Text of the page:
“You maybe have all those certifications, but what about the other person? He maybe has the same certifications, but he has probably done it more than I have,” Contreras says.

But, according to Jacobs, even taking that part-time job might be better than holding out for full-time.

“If you’ve had a long unemployment spell, even if it’s in the beginning of your career, employers don’t like that. So, to start your career with that black mark on your record, it follows you for a very long time, for a variety of reasons,” she says.

Throughout the labor market, she says, experts are seeing what she calls a “cruel game of musical chairs,” in which people with more education or experience aren’t able to get jobs that they want and are instead going after positions that might require fewer skills or less experience.

“When the music stops, you have all of the college grads have taken the Starbucks jobs, and so if you’re a less educated person who, in the past, a job like that might have been kind of your go-to first job — the chairs just aren’t available to them,” Jacobs says.

And the difference has long-term impact, affecting earnings for about 20 years, according to Jacobs.

“You kind of hop on a career ladder with that first job, so that impacts your wage trajectory, because, you know, you start off on a lower rung,” she says.

“We risk really having this lost generation of workers,” Jacobs says. “And what that means in terms of the economy’s ability to innovate and compete, when you’ve kind of wasted the talents of some substantial portion of a generation, is really, it’s alarming.”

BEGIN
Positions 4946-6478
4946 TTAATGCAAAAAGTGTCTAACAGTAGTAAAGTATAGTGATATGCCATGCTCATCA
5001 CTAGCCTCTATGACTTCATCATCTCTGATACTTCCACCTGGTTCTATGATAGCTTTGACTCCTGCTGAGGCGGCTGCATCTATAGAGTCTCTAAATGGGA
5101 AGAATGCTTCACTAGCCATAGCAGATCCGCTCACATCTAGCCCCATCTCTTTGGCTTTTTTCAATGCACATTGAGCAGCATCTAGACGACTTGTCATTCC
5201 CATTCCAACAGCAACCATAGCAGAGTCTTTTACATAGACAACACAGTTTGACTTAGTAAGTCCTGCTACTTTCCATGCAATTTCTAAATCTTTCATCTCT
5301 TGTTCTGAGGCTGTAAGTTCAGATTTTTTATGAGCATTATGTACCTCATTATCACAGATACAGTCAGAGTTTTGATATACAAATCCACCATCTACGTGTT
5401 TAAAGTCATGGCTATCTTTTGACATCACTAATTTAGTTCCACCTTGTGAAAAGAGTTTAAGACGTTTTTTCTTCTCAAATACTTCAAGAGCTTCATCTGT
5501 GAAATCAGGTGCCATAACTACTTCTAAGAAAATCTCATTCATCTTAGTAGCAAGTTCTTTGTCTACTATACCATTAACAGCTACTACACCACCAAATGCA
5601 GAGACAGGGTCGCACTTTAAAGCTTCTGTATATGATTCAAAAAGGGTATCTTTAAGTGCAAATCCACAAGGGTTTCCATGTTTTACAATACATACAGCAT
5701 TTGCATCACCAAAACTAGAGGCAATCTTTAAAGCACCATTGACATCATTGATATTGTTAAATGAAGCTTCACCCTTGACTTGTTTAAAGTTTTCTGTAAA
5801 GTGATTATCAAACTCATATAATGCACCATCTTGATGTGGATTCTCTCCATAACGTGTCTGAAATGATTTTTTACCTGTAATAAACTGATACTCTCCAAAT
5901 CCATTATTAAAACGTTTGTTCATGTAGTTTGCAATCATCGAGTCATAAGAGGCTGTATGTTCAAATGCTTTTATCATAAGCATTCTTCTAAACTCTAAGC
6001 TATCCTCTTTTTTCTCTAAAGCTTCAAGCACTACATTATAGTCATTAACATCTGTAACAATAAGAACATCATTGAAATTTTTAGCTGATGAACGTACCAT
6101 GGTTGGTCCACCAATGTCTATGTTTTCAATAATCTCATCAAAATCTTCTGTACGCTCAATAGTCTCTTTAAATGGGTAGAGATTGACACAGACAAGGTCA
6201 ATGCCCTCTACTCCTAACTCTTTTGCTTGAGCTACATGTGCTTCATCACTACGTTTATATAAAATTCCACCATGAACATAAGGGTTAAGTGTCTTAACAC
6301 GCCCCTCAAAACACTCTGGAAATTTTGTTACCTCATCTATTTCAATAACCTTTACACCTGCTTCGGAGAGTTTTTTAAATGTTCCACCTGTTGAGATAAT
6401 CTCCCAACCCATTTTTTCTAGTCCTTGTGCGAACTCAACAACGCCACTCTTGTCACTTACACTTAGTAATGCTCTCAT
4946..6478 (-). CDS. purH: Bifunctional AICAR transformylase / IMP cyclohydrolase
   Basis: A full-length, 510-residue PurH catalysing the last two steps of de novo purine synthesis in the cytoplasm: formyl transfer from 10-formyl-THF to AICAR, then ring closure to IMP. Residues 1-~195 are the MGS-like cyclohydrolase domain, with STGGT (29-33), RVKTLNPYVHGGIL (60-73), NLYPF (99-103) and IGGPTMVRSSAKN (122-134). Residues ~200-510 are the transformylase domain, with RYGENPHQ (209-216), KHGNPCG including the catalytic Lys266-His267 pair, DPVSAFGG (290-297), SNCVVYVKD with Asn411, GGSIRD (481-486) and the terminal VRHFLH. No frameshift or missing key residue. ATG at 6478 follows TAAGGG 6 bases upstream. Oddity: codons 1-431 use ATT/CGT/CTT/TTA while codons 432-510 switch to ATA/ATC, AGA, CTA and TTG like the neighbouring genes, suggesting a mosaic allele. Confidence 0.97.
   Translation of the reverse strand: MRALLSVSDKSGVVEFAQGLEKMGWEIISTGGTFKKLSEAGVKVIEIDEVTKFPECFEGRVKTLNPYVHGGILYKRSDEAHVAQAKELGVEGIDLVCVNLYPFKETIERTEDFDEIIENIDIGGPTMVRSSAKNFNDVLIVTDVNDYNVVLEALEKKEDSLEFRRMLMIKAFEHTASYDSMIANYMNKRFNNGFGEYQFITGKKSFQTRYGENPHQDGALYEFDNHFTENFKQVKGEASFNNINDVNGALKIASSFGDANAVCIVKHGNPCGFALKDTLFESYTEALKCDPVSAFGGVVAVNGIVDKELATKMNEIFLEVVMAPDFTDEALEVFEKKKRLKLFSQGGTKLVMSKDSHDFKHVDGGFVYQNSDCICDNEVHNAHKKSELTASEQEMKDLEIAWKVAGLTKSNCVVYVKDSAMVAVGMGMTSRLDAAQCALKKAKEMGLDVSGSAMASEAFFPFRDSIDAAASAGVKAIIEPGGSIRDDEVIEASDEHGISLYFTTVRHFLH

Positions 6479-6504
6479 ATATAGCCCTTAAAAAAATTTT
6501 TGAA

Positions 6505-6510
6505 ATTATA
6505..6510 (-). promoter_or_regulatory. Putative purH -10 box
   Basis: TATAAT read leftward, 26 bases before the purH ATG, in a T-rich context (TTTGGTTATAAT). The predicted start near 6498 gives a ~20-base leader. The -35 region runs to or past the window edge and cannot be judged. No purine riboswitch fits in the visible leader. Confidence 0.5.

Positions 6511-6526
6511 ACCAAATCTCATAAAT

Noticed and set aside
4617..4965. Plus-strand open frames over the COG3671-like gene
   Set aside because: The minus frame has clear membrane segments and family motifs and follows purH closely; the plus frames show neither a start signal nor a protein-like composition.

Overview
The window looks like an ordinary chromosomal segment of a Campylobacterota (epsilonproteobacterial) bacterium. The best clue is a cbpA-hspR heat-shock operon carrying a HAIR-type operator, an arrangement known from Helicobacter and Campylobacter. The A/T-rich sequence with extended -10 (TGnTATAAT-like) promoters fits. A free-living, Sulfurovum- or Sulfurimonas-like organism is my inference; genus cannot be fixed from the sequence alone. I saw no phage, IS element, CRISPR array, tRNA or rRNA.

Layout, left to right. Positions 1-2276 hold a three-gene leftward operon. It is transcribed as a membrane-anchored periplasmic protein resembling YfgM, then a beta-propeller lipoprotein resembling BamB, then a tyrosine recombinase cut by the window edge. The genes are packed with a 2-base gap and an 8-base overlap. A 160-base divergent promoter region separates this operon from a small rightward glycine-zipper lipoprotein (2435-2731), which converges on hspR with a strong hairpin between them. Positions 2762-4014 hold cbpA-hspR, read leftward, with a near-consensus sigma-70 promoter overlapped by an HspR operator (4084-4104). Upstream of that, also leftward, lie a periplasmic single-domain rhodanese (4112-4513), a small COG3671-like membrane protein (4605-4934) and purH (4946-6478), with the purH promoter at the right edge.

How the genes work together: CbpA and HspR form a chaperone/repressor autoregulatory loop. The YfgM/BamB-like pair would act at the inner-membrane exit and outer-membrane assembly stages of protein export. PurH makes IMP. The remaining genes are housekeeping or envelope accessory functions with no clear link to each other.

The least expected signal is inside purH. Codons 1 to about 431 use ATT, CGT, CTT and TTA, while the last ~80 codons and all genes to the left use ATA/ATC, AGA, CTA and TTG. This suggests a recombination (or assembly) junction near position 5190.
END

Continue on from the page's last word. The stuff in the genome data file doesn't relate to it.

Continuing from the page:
8th Annual Nehemiah Action

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The content of this post is taken from the Daily Progress coverage of the Nehemiah Action.

Maybe they aren’t changing the world, but a yearlong effort by members of a local interfaith and cross-denomination organization is changing Central Virginia.

Efforts by the Interfaith Movement Promoting Action by Congregations Together — IMPACT — led to Region Ten plans to double the number of hours available for children’s mental health; more funding of homeless prevention programs; better communication and cohesion among homeless service providers; and an effort by the University of Virginia Health System to train local youth for entry-level medical positions.

A thousand or more community faithful from Christian, Jewish and Islamic congregations met Monday evening at John Paul Jones Arena for the eighth annual Nehemiah Action assembly to hear from agencies tasked with implementing the organization’s goals.

The goals were set at an October meeting of the organization.

“Our primary motive is faith, not civic duty,” said Bob Bayer, of Westminster Presbyterian Church and IMPACT’s co-president. “We are not a political movement, although we acknowledge that there is a political component to almost of the injustices we hope to address.”

The assembly was called to report the results of IMPACT’s efforts at addressing social and economic injustice, from unemployment among youth to the lack of mental health care for youth. Members of the organization met to discuss proposals and spent the past six months, and longer in some cases, working with local officials.

IMPACT committee members reported strides made in serving the region’s homeless families and in preventing those with emergency needs from becoming homeless. They noted that the organization’s efforts helped bring service providers together and make an additional $250,000 available via grants.

Perhaps the big win was a commitment by Region Ten, the agency that provides mental health services for Central Virginia, to hire a part-time child psychiatrist and expand the number of treatment hours available.

IMPACT officials noted that Region Ten, funded by state money and Medicaid, had only enough child psychiatrists and psychologists available to provide 15 hours a week, from 9 a.m. to noon Fridays. That left hundreds of children without care.